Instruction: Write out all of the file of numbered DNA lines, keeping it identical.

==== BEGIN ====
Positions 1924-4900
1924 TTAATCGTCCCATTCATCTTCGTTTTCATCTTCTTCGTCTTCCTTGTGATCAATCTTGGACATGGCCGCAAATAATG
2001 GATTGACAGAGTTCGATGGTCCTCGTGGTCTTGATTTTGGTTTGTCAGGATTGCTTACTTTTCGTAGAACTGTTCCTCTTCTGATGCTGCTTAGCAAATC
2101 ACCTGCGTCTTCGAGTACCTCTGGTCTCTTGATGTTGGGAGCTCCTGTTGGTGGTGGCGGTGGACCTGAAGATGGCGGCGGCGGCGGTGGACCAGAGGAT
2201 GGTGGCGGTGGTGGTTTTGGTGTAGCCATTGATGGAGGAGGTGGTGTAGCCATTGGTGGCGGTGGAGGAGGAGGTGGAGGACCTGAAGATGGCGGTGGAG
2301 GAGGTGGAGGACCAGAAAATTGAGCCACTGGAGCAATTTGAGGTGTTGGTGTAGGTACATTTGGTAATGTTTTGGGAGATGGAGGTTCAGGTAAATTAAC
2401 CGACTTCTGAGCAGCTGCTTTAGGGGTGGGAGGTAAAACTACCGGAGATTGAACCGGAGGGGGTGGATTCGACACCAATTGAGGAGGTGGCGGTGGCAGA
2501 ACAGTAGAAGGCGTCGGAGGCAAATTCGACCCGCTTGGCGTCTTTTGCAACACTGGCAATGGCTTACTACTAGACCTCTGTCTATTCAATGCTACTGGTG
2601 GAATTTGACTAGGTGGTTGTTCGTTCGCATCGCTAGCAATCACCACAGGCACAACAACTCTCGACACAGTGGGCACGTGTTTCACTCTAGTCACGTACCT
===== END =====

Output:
Positions 1924-4900
1924 TTAATCGTCCCATTCATCTTCGTTTTCATCTTCTTCGTCTTCCTTGTGATCAATCTTGGACATGGCCGCAAATAATG
2001 GATTGACAGAGTTCGATGGTCCTCGTGGTCTTGATTTTGGTTTGTCAGGATTGCTTACTTTTCGTAGAACTGTTCCTCTTCTGATGCTGCTTAGCAAATC
2101 ACCTGCGTCTTCGAGTACCTCTGGTCTCTTGATGTTGGGAGCTCCTGTTGGTGGTGGCGGTGGACCTGAAGATGGCGGCGGCGGCGGTGGACCAGAGGAT
2201 GGTGGCGGTGGTGGTTTTGGTGTAGCCATTGATGGAGGAGGTGGTGTAGCCATTGGTGGCGGTGGAGGAGGAGGTGGAGGACCTGAAGATGGCGGTGGAG
2301 GAGGTGGAGGACCAGAAAATTGAGCCACTGGAGCAATTTGAGGTGTTGGTGTAGGTACATTTGGTAATGTTTTGGGAGATGGAGGTTCAGGTAAATTAAC
2401 CGACTTCTGAGCAGCTGCTTTAGGGGTGGGAGGTAAAACTACCGGAGATTGAACCGGAGGGGGTGGATTCGACACCAATTGAGGAGGTGGCGGTGGCAGA
2501 ACAGTAGAAGGCGTCGGAGGCAAATTCGACCCGCTTGGCGTCTTTTGCAACACTGGCAATGGCTTACTACTAGACCTCTGTCTATTCAATGCTACTGGTG
2601 GAATTTGACTAGGTGGTTGTTCGTTCGCATCGCTAGCAATCACCACAGGCACAACAACTCTCGACACAGTGGGCACGTGTTTCACTCTAGTCACGTACCT